I really like this look, our kitchen is going to be the much replicated industrial style complete with old station waiting room enamel task light and metro tiles on the wall, so I was looking for something that would colour pop to add some novelty to the overall starkness of this look. However above said chairs are also out of my price range, I wondered how hard it might be to d.i.y them.

After a little hunting around online, ebaying and the like, I came across a fabulous salvage yard in Surrey that specialises in furniture and such discarded by churches. Amongst the horde they were selling old chapel chairs (I’m calling them school chairs as I’m pretty sure most schools also had them from 1960-1989) for £23 each.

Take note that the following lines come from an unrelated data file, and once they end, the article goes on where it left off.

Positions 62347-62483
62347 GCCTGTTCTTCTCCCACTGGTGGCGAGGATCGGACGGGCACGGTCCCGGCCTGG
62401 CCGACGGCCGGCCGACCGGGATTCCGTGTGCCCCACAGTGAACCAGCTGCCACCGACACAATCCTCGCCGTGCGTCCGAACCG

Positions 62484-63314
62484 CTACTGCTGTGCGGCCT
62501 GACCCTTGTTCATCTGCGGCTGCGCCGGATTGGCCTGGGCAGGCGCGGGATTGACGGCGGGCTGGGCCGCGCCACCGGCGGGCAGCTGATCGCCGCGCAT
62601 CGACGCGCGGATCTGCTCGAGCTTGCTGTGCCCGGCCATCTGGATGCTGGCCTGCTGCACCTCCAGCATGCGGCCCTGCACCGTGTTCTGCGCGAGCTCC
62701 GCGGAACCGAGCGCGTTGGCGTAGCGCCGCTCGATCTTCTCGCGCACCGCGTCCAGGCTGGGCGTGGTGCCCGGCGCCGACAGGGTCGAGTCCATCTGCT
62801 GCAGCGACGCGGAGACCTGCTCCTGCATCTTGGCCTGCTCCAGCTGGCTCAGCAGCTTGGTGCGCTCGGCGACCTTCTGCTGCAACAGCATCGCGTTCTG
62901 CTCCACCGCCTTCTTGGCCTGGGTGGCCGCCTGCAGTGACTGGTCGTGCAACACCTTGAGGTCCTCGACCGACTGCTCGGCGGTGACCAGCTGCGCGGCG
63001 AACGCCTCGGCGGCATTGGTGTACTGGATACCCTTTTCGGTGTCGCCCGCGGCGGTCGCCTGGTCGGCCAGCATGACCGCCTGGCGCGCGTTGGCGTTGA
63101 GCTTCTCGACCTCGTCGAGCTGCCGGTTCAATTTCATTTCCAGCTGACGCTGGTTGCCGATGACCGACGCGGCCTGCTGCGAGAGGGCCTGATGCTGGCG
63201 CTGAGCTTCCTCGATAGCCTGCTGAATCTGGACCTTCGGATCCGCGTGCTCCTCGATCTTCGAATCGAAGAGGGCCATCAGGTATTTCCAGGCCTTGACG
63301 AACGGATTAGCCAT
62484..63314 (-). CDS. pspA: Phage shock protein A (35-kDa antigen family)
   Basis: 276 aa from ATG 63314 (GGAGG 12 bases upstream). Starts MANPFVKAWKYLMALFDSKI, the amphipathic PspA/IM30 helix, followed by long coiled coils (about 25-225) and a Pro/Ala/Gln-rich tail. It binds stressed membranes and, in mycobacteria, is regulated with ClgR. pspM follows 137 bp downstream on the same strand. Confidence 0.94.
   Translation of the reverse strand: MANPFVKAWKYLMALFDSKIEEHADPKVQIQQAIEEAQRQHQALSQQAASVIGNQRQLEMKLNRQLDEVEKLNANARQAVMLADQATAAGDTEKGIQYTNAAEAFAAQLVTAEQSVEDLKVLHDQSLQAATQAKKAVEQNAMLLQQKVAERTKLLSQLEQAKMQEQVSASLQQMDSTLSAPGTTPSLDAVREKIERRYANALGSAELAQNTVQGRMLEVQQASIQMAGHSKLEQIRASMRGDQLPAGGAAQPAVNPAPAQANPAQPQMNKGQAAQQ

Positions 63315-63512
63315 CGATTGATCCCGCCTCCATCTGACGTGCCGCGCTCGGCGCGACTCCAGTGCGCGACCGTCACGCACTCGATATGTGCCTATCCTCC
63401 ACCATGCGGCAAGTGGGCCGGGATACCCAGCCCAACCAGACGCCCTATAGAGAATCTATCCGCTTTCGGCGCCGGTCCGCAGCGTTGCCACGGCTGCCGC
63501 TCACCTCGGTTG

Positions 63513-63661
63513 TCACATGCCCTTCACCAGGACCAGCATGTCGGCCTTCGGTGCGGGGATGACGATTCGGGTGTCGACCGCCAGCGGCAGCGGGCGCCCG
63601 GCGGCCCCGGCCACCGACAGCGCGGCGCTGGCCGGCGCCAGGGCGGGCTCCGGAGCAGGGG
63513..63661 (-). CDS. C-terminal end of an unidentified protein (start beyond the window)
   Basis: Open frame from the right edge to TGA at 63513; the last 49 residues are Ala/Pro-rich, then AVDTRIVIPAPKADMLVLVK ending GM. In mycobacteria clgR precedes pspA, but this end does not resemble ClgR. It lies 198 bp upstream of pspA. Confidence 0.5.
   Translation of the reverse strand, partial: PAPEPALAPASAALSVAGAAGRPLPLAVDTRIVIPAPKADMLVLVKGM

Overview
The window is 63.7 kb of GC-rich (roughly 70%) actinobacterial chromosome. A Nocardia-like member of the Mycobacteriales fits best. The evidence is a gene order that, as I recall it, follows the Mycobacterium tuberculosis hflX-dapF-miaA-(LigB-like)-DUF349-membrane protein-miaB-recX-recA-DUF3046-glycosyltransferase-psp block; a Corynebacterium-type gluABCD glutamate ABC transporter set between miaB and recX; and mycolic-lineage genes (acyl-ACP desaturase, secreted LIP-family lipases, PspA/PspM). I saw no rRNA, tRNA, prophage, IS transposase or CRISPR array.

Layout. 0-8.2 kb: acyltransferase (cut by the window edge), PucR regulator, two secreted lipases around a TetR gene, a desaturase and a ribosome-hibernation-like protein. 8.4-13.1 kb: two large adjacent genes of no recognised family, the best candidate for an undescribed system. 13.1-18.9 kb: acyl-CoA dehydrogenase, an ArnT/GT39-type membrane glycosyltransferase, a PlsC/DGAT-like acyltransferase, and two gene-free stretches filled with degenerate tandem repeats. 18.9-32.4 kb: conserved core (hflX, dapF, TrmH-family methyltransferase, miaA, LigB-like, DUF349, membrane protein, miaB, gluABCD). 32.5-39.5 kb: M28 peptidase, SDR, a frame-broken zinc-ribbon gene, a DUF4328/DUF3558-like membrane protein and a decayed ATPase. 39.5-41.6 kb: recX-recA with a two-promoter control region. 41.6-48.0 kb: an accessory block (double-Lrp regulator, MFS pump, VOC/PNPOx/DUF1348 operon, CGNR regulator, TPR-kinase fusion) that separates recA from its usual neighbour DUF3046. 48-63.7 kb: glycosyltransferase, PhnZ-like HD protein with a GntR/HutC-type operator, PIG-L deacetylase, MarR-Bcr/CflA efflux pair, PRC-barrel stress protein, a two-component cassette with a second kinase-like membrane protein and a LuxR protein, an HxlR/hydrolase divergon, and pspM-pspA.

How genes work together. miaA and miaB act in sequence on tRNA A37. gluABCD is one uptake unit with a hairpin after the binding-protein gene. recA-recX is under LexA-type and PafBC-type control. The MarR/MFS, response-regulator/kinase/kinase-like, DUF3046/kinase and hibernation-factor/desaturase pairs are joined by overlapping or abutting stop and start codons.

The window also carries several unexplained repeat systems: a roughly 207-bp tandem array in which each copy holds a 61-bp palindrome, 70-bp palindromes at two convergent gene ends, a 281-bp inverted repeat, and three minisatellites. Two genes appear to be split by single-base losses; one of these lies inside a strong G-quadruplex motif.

The original I bought from Church Antique Furnishings:
So, after unscrewing each one I spray painted them with neon bright pastel colours (made by Cobra) and actually I’m pretty pleased with the results.




I also nicked Habitat’s idea of painting the screws to match (this was a bit more fiddly, marigolds are essential!):

I highly recommend Church Antique Furnishings as a place to rummage around for the odd candelabra, pew or archangel font! My personal favourite when I was there were these old French soldier panels:
If only the pennies went further….